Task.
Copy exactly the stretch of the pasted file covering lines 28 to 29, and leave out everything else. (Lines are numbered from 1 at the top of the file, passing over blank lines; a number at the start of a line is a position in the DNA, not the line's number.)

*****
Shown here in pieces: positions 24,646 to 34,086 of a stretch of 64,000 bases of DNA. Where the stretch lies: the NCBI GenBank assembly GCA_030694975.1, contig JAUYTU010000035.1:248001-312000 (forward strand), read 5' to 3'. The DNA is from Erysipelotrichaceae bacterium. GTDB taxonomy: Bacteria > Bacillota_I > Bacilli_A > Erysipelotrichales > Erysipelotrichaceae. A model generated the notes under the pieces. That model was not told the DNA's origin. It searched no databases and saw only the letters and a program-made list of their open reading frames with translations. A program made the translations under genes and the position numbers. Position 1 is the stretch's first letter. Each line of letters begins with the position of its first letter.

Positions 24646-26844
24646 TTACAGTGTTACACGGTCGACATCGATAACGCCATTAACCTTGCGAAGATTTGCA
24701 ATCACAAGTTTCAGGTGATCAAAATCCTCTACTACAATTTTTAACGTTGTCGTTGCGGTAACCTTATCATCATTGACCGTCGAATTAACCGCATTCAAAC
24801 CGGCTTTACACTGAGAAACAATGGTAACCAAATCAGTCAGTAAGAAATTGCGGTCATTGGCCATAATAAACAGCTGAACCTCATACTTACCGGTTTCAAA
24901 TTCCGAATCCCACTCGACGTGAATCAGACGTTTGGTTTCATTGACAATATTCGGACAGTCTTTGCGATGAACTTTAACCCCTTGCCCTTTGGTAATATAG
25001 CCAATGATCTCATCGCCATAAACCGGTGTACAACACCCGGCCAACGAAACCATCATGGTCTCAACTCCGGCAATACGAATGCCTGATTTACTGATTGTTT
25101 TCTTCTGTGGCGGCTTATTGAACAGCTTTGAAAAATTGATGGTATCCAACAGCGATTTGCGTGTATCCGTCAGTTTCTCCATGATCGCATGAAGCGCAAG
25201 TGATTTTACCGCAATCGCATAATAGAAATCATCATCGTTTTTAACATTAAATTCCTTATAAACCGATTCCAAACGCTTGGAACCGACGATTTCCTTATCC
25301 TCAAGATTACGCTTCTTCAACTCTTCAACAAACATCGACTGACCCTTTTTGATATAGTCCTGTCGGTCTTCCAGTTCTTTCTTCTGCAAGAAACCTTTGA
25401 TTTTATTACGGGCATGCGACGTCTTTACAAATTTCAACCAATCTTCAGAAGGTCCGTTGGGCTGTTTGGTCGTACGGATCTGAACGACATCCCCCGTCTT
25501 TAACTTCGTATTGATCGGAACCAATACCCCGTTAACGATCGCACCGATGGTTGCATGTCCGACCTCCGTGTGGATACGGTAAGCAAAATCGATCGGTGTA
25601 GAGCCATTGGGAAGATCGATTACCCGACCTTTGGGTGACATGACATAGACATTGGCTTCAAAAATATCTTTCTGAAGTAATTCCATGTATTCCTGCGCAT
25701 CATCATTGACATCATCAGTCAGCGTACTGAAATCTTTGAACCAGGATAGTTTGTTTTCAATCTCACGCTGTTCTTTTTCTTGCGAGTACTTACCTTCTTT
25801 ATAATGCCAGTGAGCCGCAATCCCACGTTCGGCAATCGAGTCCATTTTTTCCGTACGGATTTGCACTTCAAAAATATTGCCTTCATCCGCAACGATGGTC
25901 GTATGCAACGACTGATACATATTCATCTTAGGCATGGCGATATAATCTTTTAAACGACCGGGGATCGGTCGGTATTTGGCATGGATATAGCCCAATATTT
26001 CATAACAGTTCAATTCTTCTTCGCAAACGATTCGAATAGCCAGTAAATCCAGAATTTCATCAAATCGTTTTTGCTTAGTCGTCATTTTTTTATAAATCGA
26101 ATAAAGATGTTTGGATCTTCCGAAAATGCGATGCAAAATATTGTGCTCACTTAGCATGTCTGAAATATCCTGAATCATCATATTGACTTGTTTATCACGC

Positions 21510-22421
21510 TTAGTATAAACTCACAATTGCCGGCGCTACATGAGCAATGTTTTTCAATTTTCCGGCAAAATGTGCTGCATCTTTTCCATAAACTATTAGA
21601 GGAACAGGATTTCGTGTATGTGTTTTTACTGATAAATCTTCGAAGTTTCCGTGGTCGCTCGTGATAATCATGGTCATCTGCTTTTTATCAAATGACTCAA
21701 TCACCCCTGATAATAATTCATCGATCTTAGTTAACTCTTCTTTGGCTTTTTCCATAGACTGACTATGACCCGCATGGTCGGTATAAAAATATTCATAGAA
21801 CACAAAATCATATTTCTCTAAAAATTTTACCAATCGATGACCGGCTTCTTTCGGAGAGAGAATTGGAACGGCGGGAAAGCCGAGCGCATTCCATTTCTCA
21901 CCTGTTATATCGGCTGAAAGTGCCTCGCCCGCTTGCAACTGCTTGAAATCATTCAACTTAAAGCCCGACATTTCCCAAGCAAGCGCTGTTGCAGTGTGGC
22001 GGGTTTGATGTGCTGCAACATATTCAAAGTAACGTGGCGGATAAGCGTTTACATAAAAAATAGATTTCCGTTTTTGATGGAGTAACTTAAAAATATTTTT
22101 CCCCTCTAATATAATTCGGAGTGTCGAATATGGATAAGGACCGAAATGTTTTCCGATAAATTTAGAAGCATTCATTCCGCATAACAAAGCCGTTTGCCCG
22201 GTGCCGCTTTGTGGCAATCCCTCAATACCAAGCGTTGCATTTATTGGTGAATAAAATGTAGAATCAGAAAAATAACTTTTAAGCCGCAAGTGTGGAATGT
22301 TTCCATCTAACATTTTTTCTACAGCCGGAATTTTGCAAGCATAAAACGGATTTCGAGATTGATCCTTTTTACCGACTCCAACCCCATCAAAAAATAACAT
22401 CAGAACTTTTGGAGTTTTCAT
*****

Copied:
22301 TTCCATCTAACATTTTTTCTACAGCCGGAATTTTGCAAGCATAAAACGGATTTCGAGATTGATCCTTTTTACCGACTCCAACCCCATCAAAAAATAACAT
22401 CAGAACTTTTGGAGTTTTCAT